Hip-hop was born in the streets of New York City during the 1970s, but it didn’t stay there.
By the early ’80s, the music, art and dance movement — which the Postal Service will honor with new stamps this week — was gaining widespread popularity.
In 1984, MTV showed its first rap video: Run-D.M.C.’s “Rock Box.”
Two years later, Coca-Cola became the first national brand to use hip-hop in advertising when rapper Kurtis Blow appeared in a Sprite commercial.
By the end of the decade, the Grammys had introduced a best rap performance category. The first honorees: DJ Jazzy Jeff & the Fresh Prince for “Parents Just Don’t Understand.”
As hip-hop moved from the streets to the recording studio and onto radio and TV airwaves, the genre evolved.
Powerful critiques of issues like racism, poverty and police brutality found new audiences far beyond urban communities. Over time, however, the most radio-friendly songs and artists focused fewer of their lyrics on society’s ills, relegating political voices to the hip-hop underground.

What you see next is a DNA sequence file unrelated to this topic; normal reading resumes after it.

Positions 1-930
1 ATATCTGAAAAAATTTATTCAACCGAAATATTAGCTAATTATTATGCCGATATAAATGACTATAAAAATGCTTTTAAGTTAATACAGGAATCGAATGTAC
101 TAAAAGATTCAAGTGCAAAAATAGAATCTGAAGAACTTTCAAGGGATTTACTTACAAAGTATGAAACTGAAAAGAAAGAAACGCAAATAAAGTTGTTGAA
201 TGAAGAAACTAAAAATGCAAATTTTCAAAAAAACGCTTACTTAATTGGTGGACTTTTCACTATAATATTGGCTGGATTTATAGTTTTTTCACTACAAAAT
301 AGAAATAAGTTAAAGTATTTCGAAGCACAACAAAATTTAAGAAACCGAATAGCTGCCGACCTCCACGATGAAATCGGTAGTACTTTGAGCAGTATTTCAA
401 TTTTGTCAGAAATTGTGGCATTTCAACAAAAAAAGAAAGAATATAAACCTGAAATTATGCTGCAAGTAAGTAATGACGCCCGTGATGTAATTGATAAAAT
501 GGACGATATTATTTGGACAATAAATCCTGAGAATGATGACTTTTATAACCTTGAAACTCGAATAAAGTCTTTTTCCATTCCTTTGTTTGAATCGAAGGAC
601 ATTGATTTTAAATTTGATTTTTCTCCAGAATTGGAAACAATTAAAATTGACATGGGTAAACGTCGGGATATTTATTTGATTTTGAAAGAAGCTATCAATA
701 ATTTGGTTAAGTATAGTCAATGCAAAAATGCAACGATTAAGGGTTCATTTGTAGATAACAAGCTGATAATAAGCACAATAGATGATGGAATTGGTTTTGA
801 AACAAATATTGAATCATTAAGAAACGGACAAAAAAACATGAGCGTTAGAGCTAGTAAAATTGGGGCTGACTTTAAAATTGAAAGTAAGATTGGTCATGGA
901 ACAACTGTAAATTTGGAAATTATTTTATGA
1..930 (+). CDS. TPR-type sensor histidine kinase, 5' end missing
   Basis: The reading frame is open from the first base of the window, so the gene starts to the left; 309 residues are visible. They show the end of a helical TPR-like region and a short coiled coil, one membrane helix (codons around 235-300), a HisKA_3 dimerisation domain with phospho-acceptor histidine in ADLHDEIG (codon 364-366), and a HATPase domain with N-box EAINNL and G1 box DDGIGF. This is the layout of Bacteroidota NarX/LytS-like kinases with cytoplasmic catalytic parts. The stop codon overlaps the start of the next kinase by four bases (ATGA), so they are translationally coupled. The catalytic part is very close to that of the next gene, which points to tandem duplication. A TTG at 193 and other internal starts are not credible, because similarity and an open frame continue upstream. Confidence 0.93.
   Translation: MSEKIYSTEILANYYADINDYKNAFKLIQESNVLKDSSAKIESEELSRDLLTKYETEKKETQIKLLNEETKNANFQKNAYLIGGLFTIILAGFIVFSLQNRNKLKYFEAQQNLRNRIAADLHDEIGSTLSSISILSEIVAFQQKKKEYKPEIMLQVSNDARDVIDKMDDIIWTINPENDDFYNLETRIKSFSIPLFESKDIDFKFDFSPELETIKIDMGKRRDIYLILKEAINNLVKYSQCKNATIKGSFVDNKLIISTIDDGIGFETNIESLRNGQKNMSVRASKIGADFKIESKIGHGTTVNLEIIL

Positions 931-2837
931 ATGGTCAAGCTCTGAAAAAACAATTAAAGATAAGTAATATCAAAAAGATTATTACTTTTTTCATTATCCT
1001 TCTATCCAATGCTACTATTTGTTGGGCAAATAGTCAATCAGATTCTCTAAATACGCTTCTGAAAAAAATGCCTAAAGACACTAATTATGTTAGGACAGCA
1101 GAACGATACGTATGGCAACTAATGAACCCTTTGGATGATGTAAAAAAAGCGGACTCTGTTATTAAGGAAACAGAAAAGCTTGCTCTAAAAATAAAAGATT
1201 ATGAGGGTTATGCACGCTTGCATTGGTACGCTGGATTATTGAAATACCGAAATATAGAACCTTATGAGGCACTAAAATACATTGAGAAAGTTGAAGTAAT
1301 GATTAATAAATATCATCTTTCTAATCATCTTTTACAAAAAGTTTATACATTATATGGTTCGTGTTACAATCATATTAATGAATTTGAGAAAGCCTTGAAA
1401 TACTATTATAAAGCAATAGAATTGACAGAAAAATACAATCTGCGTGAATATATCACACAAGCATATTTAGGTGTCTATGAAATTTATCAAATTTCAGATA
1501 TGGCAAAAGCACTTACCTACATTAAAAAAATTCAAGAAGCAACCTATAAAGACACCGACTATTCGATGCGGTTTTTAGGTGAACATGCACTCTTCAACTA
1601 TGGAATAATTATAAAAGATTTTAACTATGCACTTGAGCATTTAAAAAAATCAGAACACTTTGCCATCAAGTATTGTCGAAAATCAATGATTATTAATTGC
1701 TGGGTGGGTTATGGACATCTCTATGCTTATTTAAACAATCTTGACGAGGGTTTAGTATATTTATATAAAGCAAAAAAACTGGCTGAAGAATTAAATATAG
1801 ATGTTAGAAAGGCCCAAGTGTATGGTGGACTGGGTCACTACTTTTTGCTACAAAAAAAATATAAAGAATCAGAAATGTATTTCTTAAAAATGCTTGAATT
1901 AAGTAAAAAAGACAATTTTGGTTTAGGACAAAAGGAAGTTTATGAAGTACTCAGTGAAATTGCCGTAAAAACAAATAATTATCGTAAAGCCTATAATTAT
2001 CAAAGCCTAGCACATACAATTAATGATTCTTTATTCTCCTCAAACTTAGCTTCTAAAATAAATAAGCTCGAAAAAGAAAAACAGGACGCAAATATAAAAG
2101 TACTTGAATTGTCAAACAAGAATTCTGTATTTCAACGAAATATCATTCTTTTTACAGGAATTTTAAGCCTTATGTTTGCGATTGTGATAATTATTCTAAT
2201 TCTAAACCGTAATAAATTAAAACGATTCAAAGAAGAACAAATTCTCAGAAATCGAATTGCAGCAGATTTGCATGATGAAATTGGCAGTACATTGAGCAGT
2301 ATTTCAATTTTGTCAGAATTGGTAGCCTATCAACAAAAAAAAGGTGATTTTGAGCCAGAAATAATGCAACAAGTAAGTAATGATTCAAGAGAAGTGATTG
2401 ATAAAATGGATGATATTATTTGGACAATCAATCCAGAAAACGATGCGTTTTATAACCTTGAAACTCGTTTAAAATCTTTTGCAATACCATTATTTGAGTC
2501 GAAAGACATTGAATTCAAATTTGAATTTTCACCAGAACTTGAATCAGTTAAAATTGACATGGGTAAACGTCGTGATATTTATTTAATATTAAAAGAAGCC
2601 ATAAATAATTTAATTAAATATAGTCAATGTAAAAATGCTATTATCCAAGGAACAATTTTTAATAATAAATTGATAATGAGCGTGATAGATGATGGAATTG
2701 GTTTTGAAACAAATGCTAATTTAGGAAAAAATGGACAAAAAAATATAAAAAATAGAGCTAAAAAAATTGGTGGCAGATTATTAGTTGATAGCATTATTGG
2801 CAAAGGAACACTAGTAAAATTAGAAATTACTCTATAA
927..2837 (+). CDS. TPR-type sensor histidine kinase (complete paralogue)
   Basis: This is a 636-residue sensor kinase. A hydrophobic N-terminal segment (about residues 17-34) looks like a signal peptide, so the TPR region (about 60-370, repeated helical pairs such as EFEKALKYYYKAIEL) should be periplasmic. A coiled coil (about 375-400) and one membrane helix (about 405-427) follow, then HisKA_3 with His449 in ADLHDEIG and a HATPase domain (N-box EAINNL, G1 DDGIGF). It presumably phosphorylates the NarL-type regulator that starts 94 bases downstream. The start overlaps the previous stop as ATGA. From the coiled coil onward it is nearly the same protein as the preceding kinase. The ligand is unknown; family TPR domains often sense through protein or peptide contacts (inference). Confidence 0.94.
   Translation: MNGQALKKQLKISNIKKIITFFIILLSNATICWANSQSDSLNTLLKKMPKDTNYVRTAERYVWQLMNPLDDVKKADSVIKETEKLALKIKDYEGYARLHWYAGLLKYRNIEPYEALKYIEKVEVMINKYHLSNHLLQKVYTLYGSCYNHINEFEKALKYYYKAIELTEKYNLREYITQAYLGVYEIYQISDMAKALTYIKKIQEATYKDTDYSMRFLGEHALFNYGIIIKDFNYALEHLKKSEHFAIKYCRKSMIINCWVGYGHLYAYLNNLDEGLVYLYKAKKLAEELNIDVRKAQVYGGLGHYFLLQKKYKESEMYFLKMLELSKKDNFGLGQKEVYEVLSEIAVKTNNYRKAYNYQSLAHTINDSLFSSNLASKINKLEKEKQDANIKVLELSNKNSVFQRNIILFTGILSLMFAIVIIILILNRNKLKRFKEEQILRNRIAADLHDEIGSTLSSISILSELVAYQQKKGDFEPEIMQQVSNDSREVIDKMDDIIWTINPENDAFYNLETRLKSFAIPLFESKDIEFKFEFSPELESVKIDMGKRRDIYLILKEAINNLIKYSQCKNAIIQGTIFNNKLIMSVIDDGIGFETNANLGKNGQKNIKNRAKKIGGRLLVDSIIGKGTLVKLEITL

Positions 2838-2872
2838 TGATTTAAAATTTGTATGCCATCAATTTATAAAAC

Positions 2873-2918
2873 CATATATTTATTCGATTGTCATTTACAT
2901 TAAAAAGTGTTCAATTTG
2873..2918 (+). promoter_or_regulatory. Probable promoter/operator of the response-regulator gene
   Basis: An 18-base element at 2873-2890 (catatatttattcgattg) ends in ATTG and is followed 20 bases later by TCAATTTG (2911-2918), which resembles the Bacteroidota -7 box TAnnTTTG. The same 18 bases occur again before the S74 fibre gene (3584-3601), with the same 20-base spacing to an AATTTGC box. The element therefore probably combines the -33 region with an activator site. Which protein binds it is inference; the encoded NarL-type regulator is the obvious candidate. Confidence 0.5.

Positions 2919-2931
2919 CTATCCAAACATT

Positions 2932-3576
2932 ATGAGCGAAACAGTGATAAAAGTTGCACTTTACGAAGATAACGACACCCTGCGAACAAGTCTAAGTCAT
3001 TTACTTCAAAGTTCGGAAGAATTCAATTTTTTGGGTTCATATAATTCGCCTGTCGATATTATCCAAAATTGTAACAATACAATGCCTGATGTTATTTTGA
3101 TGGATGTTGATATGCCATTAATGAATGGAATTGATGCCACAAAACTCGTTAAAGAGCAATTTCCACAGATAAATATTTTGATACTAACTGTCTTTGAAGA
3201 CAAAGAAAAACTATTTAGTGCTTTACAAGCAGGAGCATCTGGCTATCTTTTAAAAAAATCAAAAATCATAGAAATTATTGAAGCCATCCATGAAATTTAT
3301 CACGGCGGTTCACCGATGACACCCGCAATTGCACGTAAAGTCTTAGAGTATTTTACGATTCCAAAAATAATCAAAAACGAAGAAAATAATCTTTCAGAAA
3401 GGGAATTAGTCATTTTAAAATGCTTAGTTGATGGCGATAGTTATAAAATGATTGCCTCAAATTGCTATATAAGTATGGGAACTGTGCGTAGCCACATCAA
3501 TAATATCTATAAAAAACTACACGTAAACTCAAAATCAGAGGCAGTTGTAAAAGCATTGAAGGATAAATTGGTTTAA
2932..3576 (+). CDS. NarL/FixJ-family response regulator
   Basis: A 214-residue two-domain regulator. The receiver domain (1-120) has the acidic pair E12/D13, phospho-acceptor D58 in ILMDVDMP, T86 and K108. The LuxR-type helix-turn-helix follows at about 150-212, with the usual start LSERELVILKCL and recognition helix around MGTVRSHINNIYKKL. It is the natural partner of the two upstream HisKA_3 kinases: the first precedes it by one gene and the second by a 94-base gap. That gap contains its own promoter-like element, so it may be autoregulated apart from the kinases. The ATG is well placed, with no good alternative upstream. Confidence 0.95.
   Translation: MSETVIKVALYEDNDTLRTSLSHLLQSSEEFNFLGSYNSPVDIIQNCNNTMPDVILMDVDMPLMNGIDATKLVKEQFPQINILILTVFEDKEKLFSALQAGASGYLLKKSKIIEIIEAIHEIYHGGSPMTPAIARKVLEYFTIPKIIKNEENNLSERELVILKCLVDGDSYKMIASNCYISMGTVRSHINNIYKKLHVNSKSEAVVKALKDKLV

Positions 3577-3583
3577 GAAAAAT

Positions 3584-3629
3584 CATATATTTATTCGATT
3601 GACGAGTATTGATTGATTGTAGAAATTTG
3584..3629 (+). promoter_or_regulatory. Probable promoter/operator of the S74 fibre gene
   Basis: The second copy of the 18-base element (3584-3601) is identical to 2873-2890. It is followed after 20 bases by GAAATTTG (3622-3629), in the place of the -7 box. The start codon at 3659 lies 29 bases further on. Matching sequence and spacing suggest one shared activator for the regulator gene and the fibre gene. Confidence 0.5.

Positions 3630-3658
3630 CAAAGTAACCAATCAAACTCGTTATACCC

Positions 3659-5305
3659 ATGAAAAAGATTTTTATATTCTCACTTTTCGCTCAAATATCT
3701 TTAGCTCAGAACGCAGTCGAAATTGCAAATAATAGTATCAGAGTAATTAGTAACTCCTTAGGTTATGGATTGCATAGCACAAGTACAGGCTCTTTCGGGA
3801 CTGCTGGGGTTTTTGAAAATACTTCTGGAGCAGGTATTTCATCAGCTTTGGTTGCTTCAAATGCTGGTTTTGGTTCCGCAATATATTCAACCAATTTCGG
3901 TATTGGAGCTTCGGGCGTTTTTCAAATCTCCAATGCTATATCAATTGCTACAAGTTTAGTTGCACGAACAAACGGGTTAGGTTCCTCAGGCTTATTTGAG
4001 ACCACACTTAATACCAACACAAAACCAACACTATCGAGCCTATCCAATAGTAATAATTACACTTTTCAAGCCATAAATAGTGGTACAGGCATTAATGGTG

Music production changed as well.
DJs’ live performance style evolved into recorded techniques such as sampling, which became a collage-like art of manipulating and rearranging prerecorded sounds.
During the next several decades, hip-hop grew into a global musical and cultural force, producing icons like LL Cool J, who became the first hip-hop artist to receive the Kennedy Center Honors, in 2017.
Socially conscious community leaders and artists now dedicate their energy to educating and preserving the four elements of hip-hop — DJing, rapping, break dancing and graffiti art. Understanding the movement’s roots has become a defining part of the culture itself, so much so that this knowledge is now widely regarded as hip-hop’s fifth component.
Hip-hop has also influenced countless other genres of music, including rhythm and blues, pop, jazz and country.
Its growth and impact have not been without controversy, but its creativity remains powerful.
Hip-hop has forever changed the way worldwide popular music is made — and what it sounds like.
This is the second of two articles on the history of hip-hop. A look at the movement’s early days was published yesterday.